Book recommendations come about in the oddest of ways! This particular volume was mentioned by legendary rock writer Ian Penman (@pawboy2) in a conversation on Twitter and I liked the sound of it; then I remembered I’d read about it on Simon’s blog here, so getting a copy was a no-brainer.
As a bookaholic, books about books are a particular kind of pleasure. Bonnet is a book obsessive par excellence, owning a personal library of thousands of volumes. “Phantoms” is a slim work which contemplates the pleasures books bring; what motivates us to amass and keep our own collections; and muses on the thoughts of others about owning large numbers of books.
… reading expands indefinitely our perforce limited experience of reality, giving access to distant ages, foreign customs, hearts and minds, human motivations, and everything else. How can you stop, once you have found the doorway offering the chance of escape from an inevitably constricted environment?
“Phantoms” is divided into chapters, each of which focus on a particular aspect of our relationships with books; thus there are sections entitled “Bibliomania”, “Organizing the bookshelves” and “Real people, fictional characters”, for example. This gives a nuanced look at humans and books, enabling us to really consider what it is we get from them. And from the quotes Bonnet features it seems that this is a question that’s vexed us for a long time!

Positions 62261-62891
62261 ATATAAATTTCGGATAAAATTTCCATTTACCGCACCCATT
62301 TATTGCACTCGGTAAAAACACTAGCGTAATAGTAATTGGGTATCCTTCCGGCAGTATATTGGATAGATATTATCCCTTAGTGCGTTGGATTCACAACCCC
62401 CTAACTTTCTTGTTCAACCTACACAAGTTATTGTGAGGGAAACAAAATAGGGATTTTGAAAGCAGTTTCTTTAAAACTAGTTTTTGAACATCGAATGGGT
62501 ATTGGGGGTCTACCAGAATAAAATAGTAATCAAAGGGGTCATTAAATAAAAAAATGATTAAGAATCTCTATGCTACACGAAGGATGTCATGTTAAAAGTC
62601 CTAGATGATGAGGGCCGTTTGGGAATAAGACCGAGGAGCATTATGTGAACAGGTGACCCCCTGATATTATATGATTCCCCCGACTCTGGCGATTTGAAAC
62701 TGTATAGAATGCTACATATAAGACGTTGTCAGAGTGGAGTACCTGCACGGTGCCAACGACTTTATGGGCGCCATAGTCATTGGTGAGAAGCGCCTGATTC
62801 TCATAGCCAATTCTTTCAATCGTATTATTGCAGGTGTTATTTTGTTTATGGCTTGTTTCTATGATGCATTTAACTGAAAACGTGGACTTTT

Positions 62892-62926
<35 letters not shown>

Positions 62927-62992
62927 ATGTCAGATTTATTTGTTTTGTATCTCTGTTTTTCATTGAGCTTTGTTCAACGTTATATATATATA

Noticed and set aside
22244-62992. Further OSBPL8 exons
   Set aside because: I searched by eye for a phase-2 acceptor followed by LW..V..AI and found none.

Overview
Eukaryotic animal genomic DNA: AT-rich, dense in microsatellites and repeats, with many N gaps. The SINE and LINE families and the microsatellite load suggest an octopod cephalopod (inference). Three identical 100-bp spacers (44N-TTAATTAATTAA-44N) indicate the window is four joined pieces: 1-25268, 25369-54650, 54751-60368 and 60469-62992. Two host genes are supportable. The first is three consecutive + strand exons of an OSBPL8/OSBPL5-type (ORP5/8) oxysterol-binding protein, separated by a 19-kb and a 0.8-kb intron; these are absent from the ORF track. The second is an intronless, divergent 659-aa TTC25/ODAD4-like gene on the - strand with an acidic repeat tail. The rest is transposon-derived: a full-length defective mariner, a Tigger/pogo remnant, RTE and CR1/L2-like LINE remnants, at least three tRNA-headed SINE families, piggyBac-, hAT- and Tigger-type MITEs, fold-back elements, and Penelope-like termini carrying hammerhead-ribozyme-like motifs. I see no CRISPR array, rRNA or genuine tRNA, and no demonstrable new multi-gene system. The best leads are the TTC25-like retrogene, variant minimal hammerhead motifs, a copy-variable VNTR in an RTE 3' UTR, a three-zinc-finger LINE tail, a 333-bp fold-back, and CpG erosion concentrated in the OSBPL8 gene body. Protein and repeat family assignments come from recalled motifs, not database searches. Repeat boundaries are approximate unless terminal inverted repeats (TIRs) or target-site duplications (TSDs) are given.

Luckily, Bonnet’s thinking about books chimes in with my own often; and so, for example, it was a relief to find that I’m not the only one who can read, love and recall the pleasure of a particular book without being able to bring any specifics to mind! 🙂
Even when the book really has been read and absorbed well enough to have a specific place in our minds, what we recall is often a memory of the emotion we felt while reading it, rather than anything precise about its contents.
Oddly enough, this was also a phenomenon mentioned by Patti Smith in her “M Train” which I read and reviewed recently; it seems that many of us live through our books without necessarily consciously absorbing them.
Of course, “Phantoms” being a book about books, there are an awful lot of authors, works and quotes scattered throughout, which is very, very dangerous to your wishlist… And the fact that there is a little bibliography at the end doesn’t help (although the fact that many were in French is perhaps a slight relief!)
In the end the book was both and enjoyable and revealing, if perhaps a little anticlimactic. I expected a little more in the way of, well, a conclusion really. Bonnet shared his thoughts and obsessions and tales of collectors and collecting, but I wasn’t convinced I actually knew any more about what drives someone to collect books than I knew before. That aside, I do feel a lot more reassured about my modest library which hasn’t as yet taken over the house…!